Three Things to Watch: Blackhawks collide with Senators

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NBC Sports Chicago

Three Things to Watch: Blackhawks collide with Senators

Here are Three Things to Watch when the Blackhawks take on the Ottawa Senators tonight on NBC Sports Chicago and streaming live on the NBC Sports app. Coverage begins at 6:30 p.m. with Blackhawks Pregame Live.

1. Trade chips.

The Blackhawks have reached the point in their season where they have no choice but to become sellers before the Feb. 26 deadline, and we saw that when they traded Michal Kempny to the Washington Capitals on Monday for a conditional third-round pick in 2018. Tommy Wingels could also be an attractive piece for a team looking to fill out their depth.

The Senators will definitely be sellers, and wow do they have some names potentially on the market that can fetch large returns: Derrick Brassard and Mike Hoffman are two players who log top-six minutes on a nightly basis and also have term left on their contract, which is great for teams looking to load up for this year and beyond.

The biggest name to watch, probably in the league altogether, is Erik Karlsson, who could be on the move if a team offers a big enough package for the Senators to pull the trigger now as opposed to in the offseason if they feel him re-signing is a long shot. He was the best defenseman last season, and if a team steps up to get him, they're getting two possible postseason runs out of him.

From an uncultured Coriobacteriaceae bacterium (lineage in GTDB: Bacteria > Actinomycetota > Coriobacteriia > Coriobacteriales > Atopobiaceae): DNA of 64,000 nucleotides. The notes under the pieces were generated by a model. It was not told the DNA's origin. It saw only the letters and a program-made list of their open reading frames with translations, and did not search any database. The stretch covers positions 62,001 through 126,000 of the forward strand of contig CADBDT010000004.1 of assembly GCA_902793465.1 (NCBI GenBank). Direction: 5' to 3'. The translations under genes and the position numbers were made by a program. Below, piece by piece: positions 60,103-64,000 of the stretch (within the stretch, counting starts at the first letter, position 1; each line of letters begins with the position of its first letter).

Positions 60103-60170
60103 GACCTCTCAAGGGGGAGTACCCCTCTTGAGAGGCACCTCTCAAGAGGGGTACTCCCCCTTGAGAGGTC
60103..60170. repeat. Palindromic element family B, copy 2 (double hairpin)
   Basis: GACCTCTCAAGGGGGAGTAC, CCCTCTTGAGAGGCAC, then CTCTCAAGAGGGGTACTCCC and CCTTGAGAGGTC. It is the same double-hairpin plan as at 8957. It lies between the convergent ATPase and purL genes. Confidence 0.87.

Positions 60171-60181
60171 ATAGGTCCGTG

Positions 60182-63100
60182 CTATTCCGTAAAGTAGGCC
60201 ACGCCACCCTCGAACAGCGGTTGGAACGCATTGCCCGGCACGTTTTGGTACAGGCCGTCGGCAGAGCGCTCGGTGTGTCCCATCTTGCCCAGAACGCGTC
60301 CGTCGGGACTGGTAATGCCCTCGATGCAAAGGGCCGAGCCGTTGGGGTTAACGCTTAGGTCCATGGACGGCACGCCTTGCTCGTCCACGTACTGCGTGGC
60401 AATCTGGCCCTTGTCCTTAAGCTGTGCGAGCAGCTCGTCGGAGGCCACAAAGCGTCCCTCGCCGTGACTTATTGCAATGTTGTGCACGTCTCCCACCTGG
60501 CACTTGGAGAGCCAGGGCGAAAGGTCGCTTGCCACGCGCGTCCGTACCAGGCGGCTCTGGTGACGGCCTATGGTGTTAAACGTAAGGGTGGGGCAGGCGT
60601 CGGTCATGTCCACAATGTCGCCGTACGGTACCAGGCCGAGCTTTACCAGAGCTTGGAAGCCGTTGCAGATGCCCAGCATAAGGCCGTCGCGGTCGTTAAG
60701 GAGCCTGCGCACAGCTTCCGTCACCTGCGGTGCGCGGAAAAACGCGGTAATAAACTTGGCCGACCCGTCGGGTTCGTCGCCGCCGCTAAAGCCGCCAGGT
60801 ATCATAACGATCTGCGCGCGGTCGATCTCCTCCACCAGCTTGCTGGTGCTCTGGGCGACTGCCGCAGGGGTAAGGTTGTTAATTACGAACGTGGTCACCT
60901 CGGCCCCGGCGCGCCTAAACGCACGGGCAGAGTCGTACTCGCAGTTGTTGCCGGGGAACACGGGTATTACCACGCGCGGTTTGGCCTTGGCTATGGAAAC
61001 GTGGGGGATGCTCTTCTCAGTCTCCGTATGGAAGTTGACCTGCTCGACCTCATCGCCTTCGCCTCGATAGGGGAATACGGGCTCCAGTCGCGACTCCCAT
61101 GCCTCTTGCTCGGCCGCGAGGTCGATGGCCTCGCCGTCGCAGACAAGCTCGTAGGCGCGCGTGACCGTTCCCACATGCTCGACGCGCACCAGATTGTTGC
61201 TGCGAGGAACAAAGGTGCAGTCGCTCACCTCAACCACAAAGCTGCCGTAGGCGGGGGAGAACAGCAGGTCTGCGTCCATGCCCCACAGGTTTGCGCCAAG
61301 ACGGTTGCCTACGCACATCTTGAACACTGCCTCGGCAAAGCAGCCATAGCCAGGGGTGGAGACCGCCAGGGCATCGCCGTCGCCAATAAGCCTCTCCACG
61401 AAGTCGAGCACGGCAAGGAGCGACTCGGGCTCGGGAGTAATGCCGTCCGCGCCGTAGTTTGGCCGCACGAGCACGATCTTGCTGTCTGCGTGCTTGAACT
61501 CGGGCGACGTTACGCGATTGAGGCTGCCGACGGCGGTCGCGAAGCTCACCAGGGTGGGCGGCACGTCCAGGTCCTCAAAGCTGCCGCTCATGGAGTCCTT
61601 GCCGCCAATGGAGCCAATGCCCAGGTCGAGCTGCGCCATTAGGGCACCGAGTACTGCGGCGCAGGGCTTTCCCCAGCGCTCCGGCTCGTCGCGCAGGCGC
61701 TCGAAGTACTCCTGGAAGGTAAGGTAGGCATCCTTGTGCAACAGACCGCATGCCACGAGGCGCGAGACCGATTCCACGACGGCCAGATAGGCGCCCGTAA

2. Artem Anisimov's experiment at left wing not working.

Joel Quenneville has tried rekindling the magic between Anisimov, Nick Schmaltz and Patrick Kane as of late, only this time Anisimov is playing the wing and it just hasn't been very effective. The trio was on the ice for each of the two 5-on-5 goals the Kings scored on Monday, and Anisimov completely lost his man on the first one.

It's important to establish a consistent left winger for Schmaltz and Kane, and maybe putting Alex DeBrincat up there is something you consider going forward as part of a long-term solution. Move Anisimov back down as the third-line center to play in more of a defensive role and continue using his big body on power plays for his offensive abilities might be the best bet.

3. Win the special teams battle.

In their last meeting against Ottawa on Jan. 9, the Blackhawks went 4-for-6 on the power play and 4-on-4 on the penalty kill in an 8-2 win. And those are two areas to look out for again.

The Senators own the 28th-ranked power play with a 16.1 percent success rate and 29th-ranked penalty kill with a 74.5 percent success rate. Get ready for another offensive outburst?